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Why you must read Lucie Novák’s A Woman With (no) Strings Attached

 A Woman With No Strings Attached Lucie Novák

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A Woman with (no) Strings Attached is a story of my private sexual revolution. In a way, paradoxically, it is a “coming of age story”, just a bit later — after 50, a journey of an older woman trying and succeeding to be who she really is, in line with her personality, rather than to be what society expects of her. It is also a story of love and sex, with or without love, of medical experiences and of living in a foreign country – England, after my growing up in communist Czechoslovakia.  

What kind of readers will it appeal to?
I think this is a book which might appeal to men and women, gay and straight who struggle with the conflict between society’s expectations and rules and their dreams and desires. People who do not like double standards.

Out of my readers, the men seemed to like the book as much as women. One of my friends, a gay black man said that the reason he liked the book was the fact that it is a journey similar to what gay people go through.

What is the journey that you – and the reader – take?
It describes a journey of somebody who is not afraid to break the taboos of “Older women do not like sex” Women only enjoy sex with love” “ Women like to be guided, protected, told what to do”,” Jealousy is a sign of love” All that.

It will appeal to men and women who like books about bold unconventional people. Men and women who like sex, and for whom sex is a way of giving and getting pleasure, not just one or another. Men and women who have their secret fantasies, taboos they are afraid to break. But it is also for people who experienced life in a totalitarian regime, or want to find out what it was like, and for people who like me live in a foreign country.

We know that this is your story, but tell us about your other main character, Tom.
When Lucie meets Tom, she is an outwardly confident experienced doctor, but she is also a depressed woman who constantly worries about “being too much for people”, with her main worry being “People would not like me if they knew what I am really like.” So she conforms to society and other people’s expectations.  

Tom is a smart, unconventional man who is seemingly unshockable and likes exactly the bold curious adventurous part of Lucie’s personality that she was always trying to suppress. Under his support and encouragement, she gets bolder; comfortable with who she really is, as he says “in line with her personality”. Like Tom, she starts doing what she wants to do, not what others expect. Tom is strong, patient and very supportive, but also leaves Lucie to decide for herself what she wants and feels. His gentle sarcastic questions are not telling her what to do, they are asking her to be honest with herself.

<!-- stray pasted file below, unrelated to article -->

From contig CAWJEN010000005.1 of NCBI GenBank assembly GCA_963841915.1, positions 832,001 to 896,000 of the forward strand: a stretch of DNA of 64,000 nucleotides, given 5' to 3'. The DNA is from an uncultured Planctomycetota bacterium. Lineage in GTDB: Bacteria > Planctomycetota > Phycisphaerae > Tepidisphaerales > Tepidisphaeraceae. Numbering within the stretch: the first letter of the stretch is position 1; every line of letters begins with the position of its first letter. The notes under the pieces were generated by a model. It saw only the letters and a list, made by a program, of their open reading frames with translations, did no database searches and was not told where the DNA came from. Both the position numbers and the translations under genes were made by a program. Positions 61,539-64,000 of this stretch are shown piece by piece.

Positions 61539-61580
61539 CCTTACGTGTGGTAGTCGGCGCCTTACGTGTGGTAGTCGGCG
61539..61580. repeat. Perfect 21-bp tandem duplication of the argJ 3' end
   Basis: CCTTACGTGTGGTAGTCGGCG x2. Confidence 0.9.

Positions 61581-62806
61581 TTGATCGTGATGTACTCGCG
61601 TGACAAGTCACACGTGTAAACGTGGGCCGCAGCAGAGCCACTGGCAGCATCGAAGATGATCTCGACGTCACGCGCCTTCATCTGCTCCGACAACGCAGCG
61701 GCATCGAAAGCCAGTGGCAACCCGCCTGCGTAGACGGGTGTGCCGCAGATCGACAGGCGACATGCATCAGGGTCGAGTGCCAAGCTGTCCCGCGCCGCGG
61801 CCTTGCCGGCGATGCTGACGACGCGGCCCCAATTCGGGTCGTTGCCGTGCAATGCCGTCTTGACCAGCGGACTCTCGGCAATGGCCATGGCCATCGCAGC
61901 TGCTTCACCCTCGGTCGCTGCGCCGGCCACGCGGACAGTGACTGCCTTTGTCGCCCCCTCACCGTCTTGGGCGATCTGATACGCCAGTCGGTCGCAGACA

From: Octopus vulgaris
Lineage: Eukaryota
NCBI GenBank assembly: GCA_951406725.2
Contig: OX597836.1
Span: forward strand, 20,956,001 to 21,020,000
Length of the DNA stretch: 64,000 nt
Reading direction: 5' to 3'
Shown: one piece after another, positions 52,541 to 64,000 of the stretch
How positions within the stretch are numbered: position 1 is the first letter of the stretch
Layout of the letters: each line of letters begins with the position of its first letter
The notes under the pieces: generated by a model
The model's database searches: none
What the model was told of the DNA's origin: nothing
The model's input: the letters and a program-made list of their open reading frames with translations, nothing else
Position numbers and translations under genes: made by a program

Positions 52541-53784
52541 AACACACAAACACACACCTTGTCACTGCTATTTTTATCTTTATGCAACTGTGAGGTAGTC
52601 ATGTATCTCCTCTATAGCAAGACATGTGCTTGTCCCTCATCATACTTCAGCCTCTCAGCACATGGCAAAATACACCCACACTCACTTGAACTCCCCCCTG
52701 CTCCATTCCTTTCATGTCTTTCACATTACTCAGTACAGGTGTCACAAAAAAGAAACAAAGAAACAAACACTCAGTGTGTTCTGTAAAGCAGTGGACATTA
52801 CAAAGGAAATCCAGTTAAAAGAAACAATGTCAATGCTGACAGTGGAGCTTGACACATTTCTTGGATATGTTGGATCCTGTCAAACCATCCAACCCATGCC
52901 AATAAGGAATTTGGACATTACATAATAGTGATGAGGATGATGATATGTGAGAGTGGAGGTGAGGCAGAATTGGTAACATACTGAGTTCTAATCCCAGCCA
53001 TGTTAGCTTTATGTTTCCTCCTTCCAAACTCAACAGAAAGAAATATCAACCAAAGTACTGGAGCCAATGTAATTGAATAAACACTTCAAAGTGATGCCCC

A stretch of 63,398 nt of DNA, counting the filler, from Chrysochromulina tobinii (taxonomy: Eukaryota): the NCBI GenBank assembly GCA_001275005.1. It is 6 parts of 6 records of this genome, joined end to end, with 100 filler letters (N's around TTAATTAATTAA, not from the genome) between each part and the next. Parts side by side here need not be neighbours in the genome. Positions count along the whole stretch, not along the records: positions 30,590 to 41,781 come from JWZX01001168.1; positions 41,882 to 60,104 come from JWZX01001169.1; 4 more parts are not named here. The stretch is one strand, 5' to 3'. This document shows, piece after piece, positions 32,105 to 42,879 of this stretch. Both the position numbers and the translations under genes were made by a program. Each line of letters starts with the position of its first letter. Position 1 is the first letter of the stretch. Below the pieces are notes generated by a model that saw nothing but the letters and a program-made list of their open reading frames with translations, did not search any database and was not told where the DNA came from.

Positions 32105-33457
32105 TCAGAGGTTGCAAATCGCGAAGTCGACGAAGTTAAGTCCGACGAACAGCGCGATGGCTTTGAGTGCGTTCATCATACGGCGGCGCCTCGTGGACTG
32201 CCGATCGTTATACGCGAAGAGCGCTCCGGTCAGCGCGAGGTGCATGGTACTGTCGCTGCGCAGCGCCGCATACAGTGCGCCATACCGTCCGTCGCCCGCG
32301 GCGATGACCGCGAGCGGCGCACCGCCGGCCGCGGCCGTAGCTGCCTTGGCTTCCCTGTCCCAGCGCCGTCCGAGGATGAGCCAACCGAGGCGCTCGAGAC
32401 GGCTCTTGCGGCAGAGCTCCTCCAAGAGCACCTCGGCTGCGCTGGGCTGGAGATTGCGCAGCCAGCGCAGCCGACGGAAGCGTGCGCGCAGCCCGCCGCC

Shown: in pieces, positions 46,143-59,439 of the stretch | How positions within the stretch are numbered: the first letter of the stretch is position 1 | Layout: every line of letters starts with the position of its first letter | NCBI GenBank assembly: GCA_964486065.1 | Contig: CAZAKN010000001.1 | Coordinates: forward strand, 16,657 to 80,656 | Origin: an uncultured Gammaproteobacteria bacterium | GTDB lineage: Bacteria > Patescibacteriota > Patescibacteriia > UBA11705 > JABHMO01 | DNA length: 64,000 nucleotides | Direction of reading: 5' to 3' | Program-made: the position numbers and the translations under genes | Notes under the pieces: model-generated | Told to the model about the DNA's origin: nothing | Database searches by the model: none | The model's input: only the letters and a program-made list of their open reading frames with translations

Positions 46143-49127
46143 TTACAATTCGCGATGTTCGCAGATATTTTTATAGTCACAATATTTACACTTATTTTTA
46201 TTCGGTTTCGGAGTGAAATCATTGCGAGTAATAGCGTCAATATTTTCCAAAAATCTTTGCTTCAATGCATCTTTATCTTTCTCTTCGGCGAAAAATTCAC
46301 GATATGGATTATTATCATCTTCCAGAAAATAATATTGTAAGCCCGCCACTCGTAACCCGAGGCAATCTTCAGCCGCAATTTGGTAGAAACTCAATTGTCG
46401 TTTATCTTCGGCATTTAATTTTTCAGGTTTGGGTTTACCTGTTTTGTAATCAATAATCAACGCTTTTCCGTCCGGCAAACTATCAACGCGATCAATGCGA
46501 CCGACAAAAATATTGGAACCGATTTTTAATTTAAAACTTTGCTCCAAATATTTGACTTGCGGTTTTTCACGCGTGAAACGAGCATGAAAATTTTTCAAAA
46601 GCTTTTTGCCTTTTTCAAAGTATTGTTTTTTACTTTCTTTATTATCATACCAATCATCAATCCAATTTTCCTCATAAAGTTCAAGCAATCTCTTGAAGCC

He is also rather tough, a man who in his own words “Does not do things he does not want to do and does not say things he does not want to say”

He is not sexually jealous, but he loves her, jealousy in his and Lucie’s eyes is more to do with control and ownership than love.  

She needs Tom, but he needs her, too. In his marriage to his ex-wife Maria who could be cutting and quick to criticise him, Tom became rather guarded, especially about his emotions. With Lucie, he becomes more open and relaxed. In fact Lucie does not realise that he needs her like she needs him. She also underestimates his vulnerability. To Lucie, Tom seems invincible. He is not.  

Although Tom only enters the book after ten chapters and most of the book deals with Lucie’s illicit sexual relationships with married men, writing Tom reports about it, the whole book is a story of love between Tom and Lucie and the way that love changes their lives.

Tell us about your life  – outside the bedroom.
I am a family doctor, working in Britain. I love my job- an ideal job for a curious woman, people tell me things. Every patient that comes through the door is a puzzle.

But I am approaching my retirement and maybe writing is my next career.

I have many friends, nice family, and although my life is complicated, I am in love. Life is good. I am curious, impatient, read a lot, and I am prone to multitasking. I like exercise and I am trying to give an example to my patients by staying in a good shape.

I always liked to read, and I was toying with the idea of writing a book for a long time. But whatever I tried to write in the past was not good enough, so I stopped. I did not write any more until my life changed. I divorced, fell in love again, and changed my life. 
When I started writing my story, it was easy, it just flew of my fingers, and writing was fun.

Do you have a website?
http://www.lucienovak.com.

What about social media?
@WritingLucie.

What’s next?
I might retire, write more books, travel. Life does not finish after 60 either.  

How true. Any last words?
Be bold.

What you feel and want is as important as what other people feel and want. Be nice, but do not do things you do not want to do.

Communicate; if you can talk about anything, it helps. It helps in sex, too. Guesswork is hard work.
Polite, open honest guidance and encouragement is useful not just at workplace, it is useful in the bedroom, too.
Even if it is just “sex for sex”

I also wanted to say that while sex without love can be liberating, nothing replaces making love to a partner you really love.

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